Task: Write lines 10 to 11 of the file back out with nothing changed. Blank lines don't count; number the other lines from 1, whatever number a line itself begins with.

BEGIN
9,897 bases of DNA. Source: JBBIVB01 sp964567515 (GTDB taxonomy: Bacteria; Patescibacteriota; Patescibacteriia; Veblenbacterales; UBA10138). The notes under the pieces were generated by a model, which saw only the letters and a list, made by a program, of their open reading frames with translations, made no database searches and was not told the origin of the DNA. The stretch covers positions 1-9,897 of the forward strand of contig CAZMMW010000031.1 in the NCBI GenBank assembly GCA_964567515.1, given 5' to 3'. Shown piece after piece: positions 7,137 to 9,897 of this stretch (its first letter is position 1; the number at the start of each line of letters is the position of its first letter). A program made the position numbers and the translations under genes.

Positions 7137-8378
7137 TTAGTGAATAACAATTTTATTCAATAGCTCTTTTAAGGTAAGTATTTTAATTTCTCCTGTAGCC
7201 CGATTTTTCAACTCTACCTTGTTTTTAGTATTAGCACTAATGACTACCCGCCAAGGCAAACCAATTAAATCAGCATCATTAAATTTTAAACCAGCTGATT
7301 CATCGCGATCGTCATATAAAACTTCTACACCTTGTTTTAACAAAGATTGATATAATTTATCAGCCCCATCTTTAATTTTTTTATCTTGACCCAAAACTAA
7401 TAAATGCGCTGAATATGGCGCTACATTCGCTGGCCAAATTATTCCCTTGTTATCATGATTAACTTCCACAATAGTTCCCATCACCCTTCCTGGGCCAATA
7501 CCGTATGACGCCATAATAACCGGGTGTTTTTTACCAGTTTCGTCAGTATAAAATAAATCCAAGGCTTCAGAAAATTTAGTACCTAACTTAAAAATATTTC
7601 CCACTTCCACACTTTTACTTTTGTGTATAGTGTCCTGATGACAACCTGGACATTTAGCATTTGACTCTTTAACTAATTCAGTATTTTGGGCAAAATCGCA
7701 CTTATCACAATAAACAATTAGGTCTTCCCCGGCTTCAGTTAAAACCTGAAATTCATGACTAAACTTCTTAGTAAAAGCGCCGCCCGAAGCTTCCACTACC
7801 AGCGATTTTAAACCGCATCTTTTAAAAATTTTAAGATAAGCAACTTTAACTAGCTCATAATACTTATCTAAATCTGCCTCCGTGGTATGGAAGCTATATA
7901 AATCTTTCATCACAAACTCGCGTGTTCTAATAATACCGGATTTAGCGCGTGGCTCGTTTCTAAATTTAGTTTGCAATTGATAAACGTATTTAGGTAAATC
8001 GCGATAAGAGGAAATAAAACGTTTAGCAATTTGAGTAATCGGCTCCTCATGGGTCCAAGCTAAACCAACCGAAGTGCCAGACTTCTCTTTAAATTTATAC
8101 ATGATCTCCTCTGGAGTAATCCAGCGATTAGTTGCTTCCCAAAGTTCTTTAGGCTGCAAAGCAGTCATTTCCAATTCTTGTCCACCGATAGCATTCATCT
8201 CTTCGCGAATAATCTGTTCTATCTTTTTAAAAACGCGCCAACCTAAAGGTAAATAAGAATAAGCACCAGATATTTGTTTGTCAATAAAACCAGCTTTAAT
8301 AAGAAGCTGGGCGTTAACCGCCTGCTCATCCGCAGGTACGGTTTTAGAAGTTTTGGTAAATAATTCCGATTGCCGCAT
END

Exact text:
7801 AGCGATTTTAAACCGCATCTTTTAAAAATTTTAAGATAAGCAACTTTAACTAGCTCATAATACTTATCTAAATCTGCCTCCGTGGTATGGAAGCTATATA
7901 AATCTTTCATCACAAACTCGCGTGTTCTAATAATACCGGATTTAGCGCGTGGCTCGTTTCTAAATTTAGTTTGCAATTGATAAACGTATTTAGGTAAATC